Increase Your Grip Strength

Grip strength is a crucial element of training for almost all athletes, including Olympic weightlifters, CrossFitters, climbers, gymnasts and various other strength training athletes. Your grip is that contact point which ultimately can mean that you achieve your goal or not, even if the rest of your body is primed to take on the challenge. This article will guide you on how to increase your grip strength.

Building Grip Strength

Firstly, it’s important to know that there are three types of grip – crush, pinch and support. A crush grip is created between your fingers and palm (like a fist), your pinch grip is the grip between your thumb and fingers, while your support grip is used to maintain a hold objects for a period of time. Each grip type requires separate training to improve it, and different sports require different grip types and grip strength.

What would be ideal is to increase your grip strength across all three types, and for that reason here are several tips and training exercises to help you take your overall grip strength to new heights…

General Tips

* Don’t use any support straps, like wrist straps which wrap around your wrist and the bar. Wrist support wraps are fine, as they don’t help you grip.
* Stop using chalk and allow yourself to increase your grip strength naturally. Still ensure your hands and the object you’re gripping are dry. The added pressure of closing your grip and holding on tighter every time will increase grip strength.
* Squeeze as hard as you can on every grip until your knuckles goes white. By starting right, with maximum grip, you have a better chance of initiating that solid grip and maintaining it.
* Work your forearms too! Often you lose grip due to massive fatigue in your forearm – think of workouts with hi-reps of pull-ups. Don’t neglect your forearms.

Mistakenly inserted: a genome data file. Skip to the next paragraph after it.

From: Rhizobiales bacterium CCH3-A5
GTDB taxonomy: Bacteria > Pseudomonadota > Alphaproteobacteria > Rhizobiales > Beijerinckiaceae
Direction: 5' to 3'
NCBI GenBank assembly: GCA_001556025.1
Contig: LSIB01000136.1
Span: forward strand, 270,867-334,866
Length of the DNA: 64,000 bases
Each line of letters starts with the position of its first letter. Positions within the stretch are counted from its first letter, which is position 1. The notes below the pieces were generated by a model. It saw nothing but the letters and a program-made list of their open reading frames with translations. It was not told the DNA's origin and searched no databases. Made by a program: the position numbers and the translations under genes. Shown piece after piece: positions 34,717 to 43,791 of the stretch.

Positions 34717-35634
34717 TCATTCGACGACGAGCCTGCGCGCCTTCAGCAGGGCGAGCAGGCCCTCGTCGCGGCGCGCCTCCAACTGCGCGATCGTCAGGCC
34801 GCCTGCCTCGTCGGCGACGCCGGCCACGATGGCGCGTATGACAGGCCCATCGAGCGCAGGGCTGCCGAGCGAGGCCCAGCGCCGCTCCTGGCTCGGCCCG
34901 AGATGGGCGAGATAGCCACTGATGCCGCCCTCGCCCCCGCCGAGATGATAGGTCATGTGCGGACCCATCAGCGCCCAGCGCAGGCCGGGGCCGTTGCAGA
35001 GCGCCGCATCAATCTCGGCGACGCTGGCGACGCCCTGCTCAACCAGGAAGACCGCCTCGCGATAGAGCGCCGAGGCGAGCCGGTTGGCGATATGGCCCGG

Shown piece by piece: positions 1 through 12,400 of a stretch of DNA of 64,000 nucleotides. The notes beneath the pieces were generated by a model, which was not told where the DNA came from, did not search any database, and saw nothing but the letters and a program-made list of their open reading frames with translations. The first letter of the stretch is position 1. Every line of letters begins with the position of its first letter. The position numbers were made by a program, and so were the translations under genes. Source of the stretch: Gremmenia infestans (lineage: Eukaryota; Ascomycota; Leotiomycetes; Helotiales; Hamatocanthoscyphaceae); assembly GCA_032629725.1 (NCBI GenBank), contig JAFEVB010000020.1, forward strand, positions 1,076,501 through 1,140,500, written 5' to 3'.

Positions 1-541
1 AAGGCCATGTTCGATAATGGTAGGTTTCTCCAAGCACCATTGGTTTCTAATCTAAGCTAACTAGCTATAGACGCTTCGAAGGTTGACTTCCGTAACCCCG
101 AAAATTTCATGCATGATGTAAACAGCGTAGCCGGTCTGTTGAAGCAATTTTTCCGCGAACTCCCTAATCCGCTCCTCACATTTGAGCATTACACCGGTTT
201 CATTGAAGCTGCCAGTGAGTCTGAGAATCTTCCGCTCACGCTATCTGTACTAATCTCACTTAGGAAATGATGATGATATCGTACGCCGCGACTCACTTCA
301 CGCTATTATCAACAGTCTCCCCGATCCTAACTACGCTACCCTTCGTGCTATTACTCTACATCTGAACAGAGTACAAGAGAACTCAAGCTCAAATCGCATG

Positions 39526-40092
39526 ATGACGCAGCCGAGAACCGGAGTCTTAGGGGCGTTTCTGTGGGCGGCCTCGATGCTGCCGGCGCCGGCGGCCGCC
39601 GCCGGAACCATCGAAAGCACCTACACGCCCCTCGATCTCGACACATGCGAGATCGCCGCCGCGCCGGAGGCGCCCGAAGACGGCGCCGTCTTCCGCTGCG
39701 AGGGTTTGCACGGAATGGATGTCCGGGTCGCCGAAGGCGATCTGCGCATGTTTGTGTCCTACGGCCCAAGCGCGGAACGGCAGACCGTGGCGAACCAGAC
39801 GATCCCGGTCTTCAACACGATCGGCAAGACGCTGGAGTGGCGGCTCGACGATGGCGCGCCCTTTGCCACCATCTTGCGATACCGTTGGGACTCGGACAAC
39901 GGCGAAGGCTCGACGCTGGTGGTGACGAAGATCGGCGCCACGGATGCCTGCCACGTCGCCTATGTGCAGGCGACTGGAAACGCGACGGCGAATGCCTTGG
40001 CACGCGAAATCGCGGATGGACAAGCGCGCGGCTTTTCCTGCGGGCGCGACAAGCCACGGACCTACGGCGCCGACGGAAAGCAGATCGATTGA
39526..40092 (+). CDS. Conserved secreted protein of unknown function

Exercises

Fat bar training is a great way to increase your grip strength. Easily one of the best ways to increase grip and forearm strength is to do various normal workouts using a thicker bar.
* Rope climbs are also great in increasing your grip strength. Learning how to do rope climbs using your legs for support and moving onto more complex rope climbs like legless, L-sit and eventually inverted rope climbs will do your grip wonders.
* Do more static holds. Try holding a deadlift for a few seconds at the top of lift. Getting those extra seconds in at the top ensures a better lift and will also help increase your grip strength a lot.
* Do grip hangs. Hang a towel or rope over a pull-up bar or workout rig and and do pull-ups by gripping onto the ends of the rope or towel.
* Do farmers walks using kettlebells, barbells, and even bumper plates. Try doing several lengths in intervals to push yourself to failure.
* Hold a weight plate with a pinch grip and slowly work up to heavier weights. Eventually make your way to holding two or more steel fractional plates against each other and pulling them off the ground (smooth sides facing outwards).

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